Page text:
by Claire Vaye Watkins
Guest review by Kim Anderson
The scorched earth fury of Claire Vaye Watkins’ new collection of short stories, Battleborn, leaves this reader gasping for air. In a good way.
And yet, the collection feels somehow hopeful. Just as a green shoot in the middle of the desert seems miraculous, so, too, tiny acts of kindness or tenderness become revelatory in these stories. “In The Past Perfect, The Past Continuous, The Simple Past,” what starts out as a sad, rather sordid story of a bunch of hard-to-like losers—the feckless Italian youth who loses his best friend in the Nevada desert and lives off the bounty of the sheriff department’s ATM card; the hookers at the Cherry Patch Ranch; Manny, the gay male “madam” who runs the ranch—grows into a quiet rondo that explores the fragility of love.
In “The Last Thing We Need” Watkins manages to evoke an entire universe through six unanswered letters Thomas Grey writes to the owner of some prescription medications and groceries Grey finds in the desert. The letters (granted a hoary convention) start out normal, but quickly veer into a confession that Watkins makes work by the sheer startling oddness of her creations. Here’s Grey writing about his wife to the stranger:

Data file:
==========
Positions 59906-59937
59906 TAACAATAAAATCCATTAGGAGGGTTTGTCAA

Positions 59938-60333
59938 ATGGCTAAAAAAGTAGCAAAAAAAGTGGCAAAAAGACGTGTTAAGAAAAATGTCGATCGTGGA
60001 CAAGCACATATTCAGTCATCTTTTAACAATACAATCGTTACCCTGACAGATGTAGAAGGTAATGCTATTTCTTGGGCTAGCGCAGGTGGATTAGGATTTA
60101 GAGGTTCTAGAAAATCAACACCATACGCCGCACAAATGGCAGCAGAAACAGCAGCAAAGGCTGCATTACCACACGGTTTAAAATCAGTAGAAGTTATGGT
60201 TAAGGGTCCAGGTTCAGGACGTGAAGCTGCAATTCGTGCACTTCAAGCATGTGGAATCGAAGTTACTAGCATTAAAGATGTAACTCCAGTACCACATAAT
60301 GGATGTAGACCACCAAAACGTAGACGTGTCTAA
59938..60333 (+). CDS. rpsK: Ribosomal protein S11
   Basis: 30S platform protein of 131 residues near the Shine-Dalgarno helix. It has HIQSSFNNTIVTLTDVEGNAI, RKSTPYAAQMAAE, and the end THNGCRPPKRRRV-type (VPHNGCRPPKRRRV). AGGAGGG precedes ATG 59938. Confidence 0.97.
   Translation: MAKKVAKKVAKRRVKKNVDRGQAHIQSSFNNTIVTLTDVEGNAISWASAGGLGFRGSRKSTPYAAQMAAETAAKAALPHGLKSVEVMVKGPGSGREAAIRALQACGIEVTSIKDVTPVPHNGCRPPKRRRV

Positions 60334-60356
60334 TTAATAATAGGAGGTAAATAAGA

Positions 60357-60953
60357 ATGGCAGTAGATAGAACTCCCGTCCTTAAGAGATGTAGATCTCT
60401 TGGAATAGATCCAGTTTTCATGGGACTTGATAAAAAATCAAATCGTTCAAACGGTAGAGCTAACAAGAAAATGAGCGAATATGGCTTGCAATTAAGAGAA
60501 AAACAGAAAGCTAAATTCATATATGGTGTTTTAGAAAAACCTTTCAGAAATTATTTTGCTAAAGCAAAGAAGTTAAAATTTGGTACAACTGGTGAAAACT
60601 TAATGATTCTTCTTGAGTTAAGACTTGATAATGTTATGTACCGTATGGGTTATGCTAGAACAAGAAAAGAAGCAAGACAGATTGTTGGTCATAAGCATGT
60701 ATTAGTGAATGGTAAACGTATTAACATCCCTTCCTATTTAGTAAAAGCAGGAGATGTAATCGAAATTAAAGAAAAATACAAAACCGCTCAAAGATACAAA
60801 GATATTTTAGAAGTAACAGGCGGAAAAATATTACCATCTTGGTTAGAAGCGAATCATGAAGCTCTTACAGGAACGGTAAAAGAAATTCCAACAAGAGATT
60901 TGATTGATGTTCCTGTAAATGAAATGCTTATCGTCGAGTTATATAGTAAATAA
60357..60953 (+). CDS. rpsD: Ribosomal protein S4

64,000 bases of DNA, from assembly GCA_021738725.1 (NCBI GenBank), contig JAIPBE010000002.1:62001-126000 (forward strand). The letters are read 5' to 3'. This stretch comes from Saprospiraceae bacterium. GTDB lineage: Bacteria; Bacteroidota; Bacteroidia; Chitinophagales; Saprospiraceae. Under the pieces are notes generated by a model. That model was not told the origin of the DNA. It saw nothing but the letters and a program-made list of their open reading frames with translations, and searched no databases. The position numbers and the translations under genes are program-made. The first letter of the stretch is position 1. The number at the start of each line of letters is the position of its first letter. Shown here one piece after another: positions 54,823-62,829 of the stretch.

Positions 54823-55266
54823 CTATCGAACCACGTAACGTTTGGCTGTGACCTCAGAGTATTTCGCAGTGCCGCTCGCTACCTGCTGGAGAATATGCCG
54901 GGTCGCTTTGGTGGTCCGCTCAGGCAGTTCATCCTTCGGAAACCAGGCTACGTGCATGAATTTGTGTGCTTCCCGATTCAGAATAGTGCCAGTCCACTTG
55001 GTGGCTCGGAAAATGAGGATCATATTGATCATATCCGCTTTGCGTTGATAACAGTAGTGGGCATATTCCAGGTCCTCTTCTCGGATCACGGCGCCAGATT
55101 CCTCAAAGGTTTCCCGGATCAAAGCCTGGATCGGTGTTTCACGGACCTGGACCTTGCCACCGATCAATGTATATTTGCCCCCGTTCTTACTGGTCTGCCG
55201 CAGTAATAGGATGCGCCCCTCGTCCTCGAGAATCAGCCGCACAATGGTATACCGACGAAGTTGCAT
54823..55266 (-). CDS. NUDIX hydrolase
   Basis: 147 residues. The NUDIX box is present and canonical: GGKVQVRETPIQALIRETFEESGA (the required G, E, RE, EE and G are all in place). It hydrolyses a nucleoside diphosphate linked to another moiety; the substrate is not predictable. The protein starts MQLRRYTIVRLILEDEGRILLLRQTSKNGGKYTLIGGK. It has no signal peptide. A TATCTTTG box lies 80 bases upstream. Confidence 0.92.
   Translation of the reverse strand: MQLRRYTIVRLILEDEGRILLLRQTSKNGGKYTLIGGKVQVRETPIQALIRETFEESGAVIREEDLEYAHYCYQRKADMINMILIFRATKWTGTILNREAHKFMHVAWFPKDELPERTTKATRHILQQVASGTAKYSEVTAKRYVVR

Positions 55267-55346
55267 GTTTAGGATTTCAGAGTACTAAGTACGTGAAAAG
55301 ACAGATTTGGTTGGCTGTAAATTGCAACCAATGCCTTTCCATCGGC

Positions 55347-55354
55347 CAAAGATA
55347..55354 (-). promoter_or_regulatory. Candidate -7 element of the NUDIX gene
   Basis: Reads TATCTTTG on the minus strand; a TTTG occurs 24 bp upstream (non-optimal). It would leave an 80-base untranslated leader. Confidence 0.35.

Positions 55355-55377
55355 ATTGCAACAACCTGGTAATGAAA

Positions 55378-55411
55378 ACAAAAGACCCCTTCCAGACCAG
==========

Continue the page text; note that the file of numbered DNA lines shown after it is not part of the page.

Here is a story she likes to tell. On one of our first dates, we walked arm in arm around downtown Reno, where she was a clerk at a grocery store and I was a student of agriculture and business. There she tried to pull me down a little flight of steps to the red-lit underground residence of a palm reader and psychic. I declined. Damn near an hour she pulled on me, saying what was I afraid of, asking what was the big deal. I am not a religious man but, as I told her then, there are some things I’d rather not fuck with. Now she likes to say it’s a good thing I wouldn’t go in, because if that psychic had told her she’d be stuck with me for going on fourteen years now, she would have turned and headed for the hills. Ha! And I say, Honey, not as fast as I would’ve, ha, ha! This is our old joke. Like all our memories, we like to take it out once in a while and lay it flat on the kitchen table, the way my wife does with her sewing patterns, where we line up the shape of our life against that which we thought it would be by now.Watkins’ language is spare, dry as the desert, deceptively simple like that passage, turning at the end to something spikier, odder than you thought when you started, with an addictive slightly bitter aftertaste.
Kim Anderson is the Associate Director of Programs for Humanities Montana. Her articles, essays, fiction and poetry have appeared in publications like The New York Times, The Journal of Commerce, Redbook, Ladies Home Journal, Horizon, The Financial Times, Quest, and others.